Maskless single ion implantion with nanometer spatial resolution for scalable quantum photonic devices
In various materials, single-ion implantations have been proven to serve as solid-state quantum bits and quantum photonics. In search of the ideal qubit, researchers aim for bright narrowband emissions, availability of optical readout, and manipulation of spin states. They therefore explore the benefits of ion species and substrate combinations to improve properties such as Debye Waller factor, long spin coherence times, and ground state splitting.
Two recent publications from Zheng Liu at al. (https://pubs.acs.org/doi/abs/10.1021/acsphotonics.7b00230) and Igor Aharonivich at al. (https://iopscience.iop.org/article/10.1088/1367-2630/aaf2ac), both from the Nanyang Technological University, Singapore, show the potential of Raiths focused ion beam systems VELION to serve as a maskless vacancy single ion implanter with high spatial resolution.
Mr. Liu and his colleagues studied the effect in terms of optical and spin properties of Si2+ ions implanted into silicon carbide. Photostability was proven to be stable with no blinking or bleaching observable; in addition, the count was stable, which is important for quantum information applications. The average number of defects on a spot where 40 ions were implanted was evaluated as 1.56, with 19 single silicon vacancies out of 50 spots. This gives a single silicon vacancy creation efficiency of about 38% and proves efficient generation of single photon sources, which is necessary for coupling with photonic structures.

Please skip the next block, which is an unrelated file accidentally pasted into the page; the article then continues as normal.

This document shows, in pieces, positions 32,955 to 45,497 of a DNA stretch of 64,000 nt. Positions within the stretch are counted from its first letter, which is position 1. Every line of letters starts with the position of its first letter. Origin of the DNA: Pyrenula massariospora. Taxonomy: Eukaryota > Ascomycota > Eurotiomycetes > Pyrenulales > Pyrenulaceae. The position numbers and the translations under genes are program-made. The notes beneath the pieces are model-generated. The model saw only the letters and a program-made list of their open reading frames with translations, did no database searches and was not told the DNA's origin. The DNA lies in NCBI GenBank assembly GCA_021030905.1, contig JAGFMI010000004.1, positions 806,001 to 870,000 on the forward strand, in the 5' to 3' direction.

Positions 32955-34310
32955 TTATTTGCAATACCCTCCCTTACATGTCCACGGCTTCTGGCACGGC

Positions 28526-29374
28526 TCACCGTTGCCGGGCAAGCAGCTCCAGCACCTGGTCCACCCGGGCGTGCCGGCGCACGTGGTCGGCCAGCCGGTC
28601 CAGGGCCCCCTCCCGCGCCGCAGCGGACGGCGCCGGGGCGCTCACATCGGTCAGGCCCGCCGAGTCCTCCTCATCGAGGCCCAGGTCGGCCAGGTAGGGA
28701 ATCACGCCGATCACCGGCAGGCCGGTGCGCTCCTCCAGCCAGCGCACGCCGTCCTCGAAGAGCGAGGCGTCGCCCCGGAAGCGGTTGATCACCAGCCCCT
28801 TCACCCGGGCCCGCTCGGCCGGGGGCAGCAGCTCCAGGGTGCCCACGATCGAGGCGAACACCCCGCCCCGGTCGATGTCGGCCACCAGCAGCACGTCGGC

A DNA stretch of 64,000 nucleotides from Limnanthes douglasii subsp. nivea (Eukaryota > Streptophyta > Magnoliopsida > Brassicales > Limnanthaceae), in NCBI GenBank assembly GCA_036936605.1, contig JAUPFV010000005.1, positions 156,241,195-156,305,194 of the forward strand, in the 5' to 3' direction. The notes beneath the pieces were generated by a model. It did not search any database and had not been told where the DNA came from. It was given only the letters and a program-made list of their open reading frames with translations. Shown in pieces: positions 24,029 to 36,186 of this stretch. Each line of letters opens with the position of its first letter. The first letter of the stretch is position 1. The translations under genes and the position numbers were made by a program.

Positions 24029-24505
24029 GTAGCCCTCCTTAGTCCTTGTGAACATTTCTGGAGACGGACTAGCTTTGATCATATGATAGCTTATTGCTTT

“This method offers new possibilities for realizing photonic applications where there is a need to place single or few silicon vacancy defect centers within a nanometer-scale region,” the author stated.
Mr. Aharonovich and colleagues also discovered the great benefits offered by this approach when germanium ions and diamond substrate are used for photonic structures. Using photoluminescence spectrum studies at room and cryogenic temperatures and optically detected magnetic resonance, they proved the emitters to be germanium vacancies. Here the spectrum shows four peaks around 600nm, corresponding to ground and exited states split by spin-orbit coupling. Photostability of Si ion-generated defects was also found to be good. By applying a dose of 200 ions per spot, the probability of creating single emitters was found to be 53%. The number of emitters rises at higher doses, which is “extremely helpful in efficient and deterministic fabrication of single germanium vacancy centers at a spatial precision of tens of nanometers,” Mr. Aharonivich pointed out.
Both papers show how VELION enables new possibilities for realizing placement of single color centers with nanometer-range position accuracy for photonic applications.